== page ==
My girlfriend and I have been together for five years. This summer she left me for another woman. It has ripped me apart. I have lost my friends and my family. I was so upset I threw her out of the apartment we lived in, which is technically hers. She says I can’t do that, but clearly we can’t live together and I feel that it is the least I am entitled to. Aren’t I?
There are many questions that come to mind before answering you. For instance, did you have a living together agreement that determined who leaves and who stays in the event of a dissolution? Who is on the lease/title? Who pays the rent or conversely the mortgage? These as well as other factors could impact who has a right to live in the apartment, i.e. who has “tenancy.”
But sticking to the basics and presuming that you have both lived in the apartment for the past five years, you would most likely both have a right to tenancy in the apartment. In which case, simply changing the locks is a no-no.
Conversely, if your partner has vacated and surrendered her right in the apartment, she may not be entitled to re-enter. Has she moved out? Did she let you know? Has she started living somewhere else?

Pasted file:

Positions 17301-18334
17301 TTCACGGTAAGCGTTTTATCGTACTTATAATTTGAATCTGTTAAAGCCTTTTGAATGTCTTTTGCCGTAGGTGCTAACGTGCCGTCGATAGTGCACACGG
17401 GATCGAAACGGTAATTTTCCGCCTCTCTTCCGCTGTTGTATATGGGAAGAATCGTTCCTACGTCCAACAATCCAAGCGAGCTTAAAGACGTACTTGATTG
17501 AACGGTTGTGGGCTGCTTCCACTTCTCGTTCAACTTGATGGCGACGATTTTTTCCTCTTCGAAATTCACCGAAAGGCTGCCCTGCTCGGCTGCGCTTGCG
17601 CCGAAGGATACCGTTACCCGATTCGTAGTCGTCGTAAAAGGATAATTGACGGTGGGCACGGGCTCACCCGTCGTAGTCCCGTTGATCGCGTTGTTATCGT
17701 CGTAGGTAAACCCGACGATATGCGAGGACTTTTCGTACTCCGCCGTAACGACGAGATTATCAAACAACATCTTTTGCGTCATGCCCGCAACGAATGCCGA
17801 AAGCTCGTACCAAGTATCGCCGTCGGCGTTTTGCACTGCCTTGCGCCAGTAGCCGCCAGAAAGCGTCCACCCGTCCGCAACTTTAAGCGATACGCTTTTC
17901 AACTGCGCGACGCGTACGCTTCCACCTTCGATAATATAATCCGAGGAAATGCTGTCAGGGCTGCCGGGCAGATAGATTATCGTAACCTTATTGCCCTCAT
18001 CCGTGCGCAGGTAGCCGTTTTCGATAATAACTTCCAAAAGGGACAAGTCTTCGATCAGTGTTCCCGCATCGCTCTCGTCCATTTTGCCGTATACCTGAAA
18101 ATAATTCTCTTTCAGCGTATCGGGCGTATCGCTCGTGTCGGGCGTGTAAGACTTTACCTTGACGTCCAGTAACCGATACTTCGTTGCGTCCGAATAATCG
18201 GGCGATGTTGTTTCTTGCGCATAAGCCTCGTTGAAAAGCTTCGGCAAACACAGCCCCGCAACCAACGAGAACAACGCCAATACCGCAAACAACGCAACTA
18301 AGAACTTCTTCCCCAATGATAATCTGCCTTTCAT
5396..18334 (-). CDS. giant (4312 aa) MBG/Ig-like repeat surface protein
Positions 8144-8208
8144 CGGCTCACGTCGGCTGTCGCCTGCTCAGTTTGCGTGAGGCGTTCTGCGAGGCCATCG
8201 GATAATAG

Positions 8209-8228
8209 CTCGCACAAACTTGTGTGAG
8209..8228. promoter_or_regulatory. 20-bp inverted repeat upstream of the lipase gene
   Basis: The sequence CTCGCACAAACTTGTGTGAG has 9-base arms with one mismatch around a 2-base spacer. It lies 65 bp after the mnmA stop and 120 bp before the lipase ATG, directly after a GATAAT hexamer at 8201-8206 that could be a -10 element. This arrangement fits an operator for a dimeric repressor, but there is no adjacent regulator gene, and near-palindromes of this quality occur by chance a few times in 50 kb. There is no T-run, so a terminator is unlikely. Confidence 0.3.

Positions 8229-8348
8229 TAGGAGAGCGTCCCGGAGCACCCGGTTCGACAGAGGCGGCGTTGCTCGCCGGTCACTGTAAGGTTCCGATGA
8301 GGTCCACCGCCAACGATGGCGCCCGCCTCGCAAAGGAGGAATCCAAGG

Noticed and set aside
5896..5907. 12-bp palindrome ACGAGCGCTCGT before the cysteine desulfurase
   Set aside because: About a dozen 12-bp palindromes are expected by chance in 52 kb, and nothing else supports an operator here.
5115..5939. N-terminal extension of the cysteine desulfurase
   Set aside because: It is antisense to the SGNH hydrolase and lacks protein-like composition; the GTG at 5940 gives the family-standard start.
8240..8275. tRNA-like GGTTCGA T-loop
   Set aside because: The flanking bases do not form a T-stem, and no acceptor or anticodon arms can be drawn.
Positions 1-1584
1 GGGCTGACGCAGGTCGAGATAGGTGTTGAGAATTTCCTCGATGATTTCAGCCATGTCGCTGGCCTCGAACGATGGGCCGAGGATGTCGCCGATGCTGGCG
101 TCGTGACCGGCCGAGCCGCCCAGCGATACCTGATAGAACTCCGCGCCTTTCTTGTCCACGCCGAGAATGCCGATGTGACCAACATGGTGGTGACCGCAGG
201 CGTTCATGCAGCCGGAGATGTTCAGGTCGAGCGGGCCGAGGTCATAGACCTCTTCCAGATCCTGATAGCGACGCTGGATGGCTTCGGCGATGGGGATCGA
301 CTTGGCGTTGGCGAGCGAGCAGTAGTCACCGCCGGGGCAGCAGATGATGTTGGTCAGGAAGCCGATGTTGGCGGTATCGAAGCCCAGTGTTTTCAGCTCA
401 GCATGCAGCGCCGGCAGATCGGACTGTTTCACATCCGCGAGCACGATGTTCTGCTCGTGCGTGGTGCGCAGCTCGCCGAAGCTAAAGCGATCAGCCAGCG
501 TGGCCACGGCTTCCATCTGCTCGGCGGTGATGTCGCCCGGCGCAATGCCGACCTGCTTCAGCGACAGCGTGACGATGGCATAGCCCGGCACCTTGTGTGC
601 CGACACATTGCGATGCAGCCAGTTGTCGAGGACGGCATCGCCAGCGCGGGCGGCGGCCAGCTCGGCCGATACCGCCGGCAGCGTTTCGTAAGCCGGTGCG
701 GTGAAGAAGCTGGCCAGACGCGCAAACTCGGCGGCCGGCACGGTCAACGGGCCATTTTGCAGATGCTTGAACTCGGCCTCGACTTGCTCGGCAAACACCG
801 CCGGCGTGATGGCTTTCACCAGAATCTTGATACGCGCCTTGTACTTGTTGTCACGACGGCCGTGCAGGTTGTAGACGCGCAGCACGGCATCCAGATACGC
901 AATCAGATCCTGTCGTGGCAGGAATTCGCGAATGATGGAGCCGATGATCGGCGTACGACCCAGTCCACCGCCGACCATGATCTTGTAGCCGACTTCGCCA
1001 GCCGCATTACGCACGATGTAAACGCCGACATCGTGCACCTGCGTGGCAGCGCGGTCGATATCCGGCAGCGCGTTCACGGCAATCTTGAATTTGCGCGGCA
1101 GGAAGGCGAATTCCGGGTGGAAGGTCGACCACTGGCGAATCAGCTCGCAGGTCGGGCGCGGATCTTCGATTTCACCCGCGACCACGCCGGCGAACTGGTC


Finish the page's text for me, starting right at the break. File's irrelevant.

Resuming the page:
Ultimately if you two can’t figure it out and come up with some sort of arrangement that is mutually agreeable, you will inevitably have to go into court and have a judge decide for you. I don’t know if you rent or own, but remember, even if your partner has given up her tenancy in the apartment, and you are living there without her, that is a separate issue from her financial interest and ownership in the property.
Dear 38 senators who denied marriage equality in New York State: You took a giant step backwards for us in our state’s long history of freedom and civil rights. Robert Kennedy, the Seneca Falls Convention, Stonewall—all part of the Empire State’s history and legacy. Shame on you. Discrimination is not who we are and we will show you that when we elect new leaders to represent us!
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*This column is not a consultation with an attorney and should in no way be construed as such or as a substitute for such consultation. Anyone with legal issues or concerns should seek the advice of her own attorney.